Artist Op-Ed: In The Flames We Come Undone

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When I wrote the song “Undone”, I couldn’t have dreamt up the nightmare that has unfolded over the past weeks. Though written under a different set of circumstances, the message of the song pertains all too well to the world’s current state. “Undone” opens with the lyrics “Nero danced the day that Rome burned, fiddle in his hands, wreath upon his head.” It refers to a story that is part history and part fiction about a notoriously selfish leader of an empire who was living lavishly as his people suffered. From my point of view, a stark comparison can be drawn to the current president of the United States, and it already has been.

Over the past weeks, there’s been circulation on the internet of images of Donald Trump portrayed in the likeness of Nero, fiddling while an empire burns in the background. In a fittingly oblivious manner, it’s even been commented on by the president himself. In light of the issues regarding Trump’s continually inappropriate handling of and misinformation relating to the current pandemic, I believe the comparison is warranted. In the frame, we see a picture of a man that could not lead his people properly in the midst of a crisis. We see someone playing with power, as I believe we have seen again and again over the past few years.

The song “Undone” resolves with the words “empty empires we erect in the name of us, still in the flames we come undone.” While its relevance to the state of our nation is somewhat uncanny, I can’t claim any sort of prophetic voice in this. The truth is, the song was written at a time when I was being deeply affected by the choices of self-righteous leaders in my own community. The same harmful symptoms that plague big governments can also exist in lesser hierarchies. It’s a sickness that, unlike the COVID-19 pandemic we’re facing now, is not new. As power began to rightly slip from the hands of people I once looked up to, I saw them cling more tightly to positions of power over others rather than practicing humility, owning up to mistakes, and acknowledging facts and reality. It’s a sickness that, without proper prevention, can infect the minds and hearts of world leaders and people of influence in our own social circles. It’s not that I wrote about something novel and incredibly deep in “Undone”, but rather I wrote about something that is painfully pervasive in culture and happens to be in headlines at the moment. History still has a way of repeating itself, and power still has a way of corrupting.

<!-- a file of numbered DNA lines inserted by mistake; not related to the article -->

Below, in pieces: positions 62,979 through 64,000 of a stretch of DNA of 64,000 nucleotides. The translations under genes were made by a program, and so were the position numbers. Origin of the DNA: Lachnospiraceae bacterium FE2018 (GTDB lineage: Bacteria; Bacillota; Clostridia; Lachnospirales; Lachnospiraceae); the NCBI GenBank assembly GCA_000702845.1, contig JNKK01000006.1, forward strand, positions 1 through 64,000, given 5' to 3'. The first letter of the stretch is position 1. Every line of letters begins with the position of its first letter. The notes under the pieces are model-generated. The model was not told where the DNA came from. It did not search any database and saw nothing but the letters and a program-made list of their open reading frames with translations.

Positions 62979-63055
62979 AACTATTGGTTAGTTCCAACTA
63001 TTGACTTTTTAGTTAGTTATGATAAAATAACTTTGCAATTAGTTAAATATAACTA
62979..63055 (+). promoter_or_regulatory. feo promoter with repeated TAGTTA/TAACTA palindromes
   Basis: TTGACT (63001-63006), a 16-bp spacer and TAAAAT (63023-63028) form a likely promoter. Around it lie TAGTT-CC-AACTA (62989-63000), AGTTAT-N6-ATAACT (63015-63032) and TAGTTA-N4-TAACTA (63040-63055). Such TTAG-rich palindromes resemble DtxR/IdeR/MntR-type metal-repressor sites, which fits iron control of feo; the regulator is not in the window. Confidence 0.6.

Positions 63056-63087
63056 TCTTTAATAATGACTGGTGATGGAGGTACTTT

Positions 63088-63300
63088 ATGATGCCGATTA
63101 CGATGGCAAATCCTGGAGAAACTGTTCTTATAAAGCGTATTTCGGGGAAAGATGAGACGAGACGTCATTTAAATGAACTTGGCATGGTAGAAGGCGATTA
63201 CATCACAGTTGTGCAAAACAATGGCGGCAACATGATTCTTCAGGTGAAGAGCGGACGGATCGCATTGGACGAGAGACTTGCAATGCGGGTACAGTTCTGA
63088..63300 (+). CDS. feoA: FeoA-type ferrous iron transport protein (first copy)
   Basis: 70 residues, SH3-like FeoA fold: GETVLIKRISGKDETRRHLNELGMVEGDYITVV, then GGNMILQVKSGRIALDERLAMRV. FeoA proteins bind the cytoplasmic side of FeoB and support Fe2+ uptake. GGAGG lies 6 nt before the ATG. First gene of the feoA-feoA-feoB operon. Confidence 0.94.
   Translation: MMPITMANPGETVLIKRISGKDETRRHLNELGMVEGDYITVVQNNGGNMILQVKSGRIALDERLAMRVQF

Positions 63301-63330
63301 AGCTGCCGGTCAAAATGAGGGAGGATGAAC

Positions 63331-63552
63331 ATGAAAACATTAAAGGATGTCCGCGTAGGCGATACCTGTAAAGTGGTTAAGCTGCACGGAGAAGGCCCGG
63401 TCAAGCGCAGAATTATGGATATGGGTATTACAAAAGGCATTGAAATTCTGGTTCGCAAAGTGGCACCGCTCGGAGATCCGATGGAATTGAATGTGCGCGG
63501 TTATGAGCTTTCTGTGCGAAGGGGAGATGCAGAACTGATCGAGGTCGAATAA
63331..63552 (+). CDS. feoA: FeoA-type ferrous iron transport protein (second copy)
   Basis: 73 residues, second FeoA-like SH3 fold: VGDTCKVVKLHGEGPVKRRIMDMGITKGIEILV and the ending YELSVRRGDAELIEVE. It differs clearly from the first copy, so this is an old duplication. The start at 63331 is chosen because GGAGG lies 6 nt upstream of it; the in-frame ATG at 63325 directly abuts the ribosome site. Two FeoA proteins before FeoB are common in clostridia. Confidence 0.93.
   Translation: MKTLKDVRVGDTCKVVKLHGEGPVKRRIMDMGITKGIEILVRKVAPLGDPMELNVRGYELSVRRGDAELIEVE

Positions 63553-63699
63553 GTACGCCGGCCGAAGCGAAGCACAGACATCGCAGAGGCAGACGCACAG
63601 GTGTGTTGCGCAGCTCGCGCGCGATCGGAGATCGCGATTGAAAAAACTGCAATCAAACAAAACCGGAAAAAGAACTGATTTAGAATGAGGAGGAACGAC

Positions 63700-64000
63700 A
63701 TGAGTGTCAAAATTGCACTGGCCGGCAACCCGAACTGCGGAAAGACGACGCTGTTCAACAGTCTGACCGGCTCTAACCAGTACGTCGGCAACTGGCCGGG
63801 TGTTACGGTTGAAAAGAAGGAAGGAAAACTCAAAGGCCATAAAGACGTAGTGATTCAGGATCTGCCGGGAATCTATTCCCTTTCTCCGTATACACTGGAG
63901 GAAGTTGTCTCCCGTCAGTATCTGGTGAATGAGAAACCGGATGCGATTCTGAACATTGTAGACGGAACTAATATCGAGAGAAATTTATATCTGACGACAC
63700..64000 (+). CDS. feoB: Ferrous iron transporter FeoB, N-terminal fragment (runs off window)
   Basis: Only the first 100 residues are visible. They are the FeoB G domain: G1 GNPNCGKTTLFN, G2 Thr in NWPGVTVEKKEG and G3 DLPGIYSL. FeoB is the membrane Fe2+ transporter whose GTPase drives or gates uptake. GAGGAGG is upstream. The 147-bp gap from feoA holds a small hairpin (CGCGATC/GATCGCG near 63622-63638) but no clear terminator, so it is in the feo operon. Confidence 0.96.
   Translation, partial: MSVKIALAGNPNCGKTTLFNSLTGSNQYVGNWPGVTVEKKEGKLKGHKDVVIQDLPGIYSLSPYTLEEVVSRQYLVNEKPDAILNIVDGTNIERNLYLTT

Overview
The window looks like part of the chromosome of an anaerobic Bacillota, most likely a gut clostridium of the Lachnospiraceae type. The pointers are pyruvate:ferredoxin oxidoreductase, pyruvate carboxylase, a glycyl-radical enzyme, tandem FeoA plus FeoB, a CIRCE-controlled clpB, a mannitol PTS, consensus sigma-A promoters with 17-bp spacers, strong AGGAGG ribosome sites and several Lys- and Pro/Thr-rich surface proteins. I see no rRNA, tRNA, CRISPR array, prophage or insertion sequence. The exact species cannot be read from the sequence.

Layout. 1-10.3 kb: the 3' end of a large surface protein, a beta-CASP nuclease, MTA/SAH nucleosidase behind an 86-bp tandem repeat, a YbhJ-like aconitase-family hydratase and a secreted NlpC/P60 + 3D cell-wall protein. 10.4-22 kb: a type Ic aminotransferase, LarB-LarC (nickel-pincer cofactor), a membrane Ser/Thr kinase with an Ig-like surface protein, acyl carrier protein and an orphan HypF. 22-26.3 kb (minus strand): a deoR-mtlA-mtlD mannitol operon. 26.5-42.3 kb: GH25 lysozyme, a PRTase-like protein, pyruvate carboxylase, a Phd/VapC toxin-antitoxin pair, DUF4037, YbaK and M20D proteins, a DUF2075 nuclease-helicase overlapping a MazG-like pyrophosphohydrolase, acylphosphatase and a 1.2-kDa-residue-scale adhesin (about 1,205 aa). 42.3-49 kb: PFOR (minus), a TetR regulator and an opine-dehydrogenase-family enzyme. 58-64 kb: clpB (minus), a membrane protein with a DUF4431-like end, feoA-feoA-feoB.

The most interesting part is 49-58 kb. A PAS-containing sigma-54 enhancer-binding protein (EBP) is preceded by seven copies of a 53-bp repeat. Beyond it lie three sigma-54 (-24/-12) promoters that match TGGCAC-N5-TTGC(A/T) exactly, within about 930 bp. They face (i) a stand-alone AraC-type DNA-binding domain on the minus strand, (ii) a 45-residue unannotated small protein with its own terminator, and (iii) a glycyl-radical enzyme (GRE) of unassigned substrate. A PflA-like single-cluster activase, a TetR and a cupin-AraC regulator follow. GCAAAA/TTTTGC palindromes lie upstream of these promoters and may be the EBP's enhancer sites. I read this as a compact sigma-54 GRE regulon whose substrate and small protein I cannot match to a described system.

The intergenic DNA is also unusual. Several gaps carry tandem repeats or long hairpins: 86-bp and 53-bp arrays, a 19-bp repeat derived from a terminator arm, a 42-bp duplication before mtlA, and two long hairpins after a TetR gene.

Maybe today it’s not fiddling while literal flames rise. Maybe it’s golfing at the expense of taxpayers’ dollars while most of us live paycheck to paycheck. Maybe it’s people that are otherwise good acting on their survival instincts and hoarding resources from one another as we fear for the worst. While we acknowledge the shortcomings of others, let us not forget that we ourselves aren’t immune to the self-seeking nature that’s so easy to point out in failed leaders.

In response to all of the hysteria and greed that dominates the news, my aim is not to throw stones. Rather, I want to encourage others to let empathy lead the way and to keep myself in check as well. It’s easier to write songs than to take action. I know this.

The song “Undone” somewhat ironically plays out with the sound of a fiddle to a world that is in crisis. You might be cooped up in your room, as I have been, and mulling over the horrors of the present age. If so, I invite you to take a pause. I encourage you to breathe, turn on this song, allow yourself to relate, allow yourself to feel, allow yourself to let go, and after all this, to wash your hands.


Luke Dean // Vagabonds

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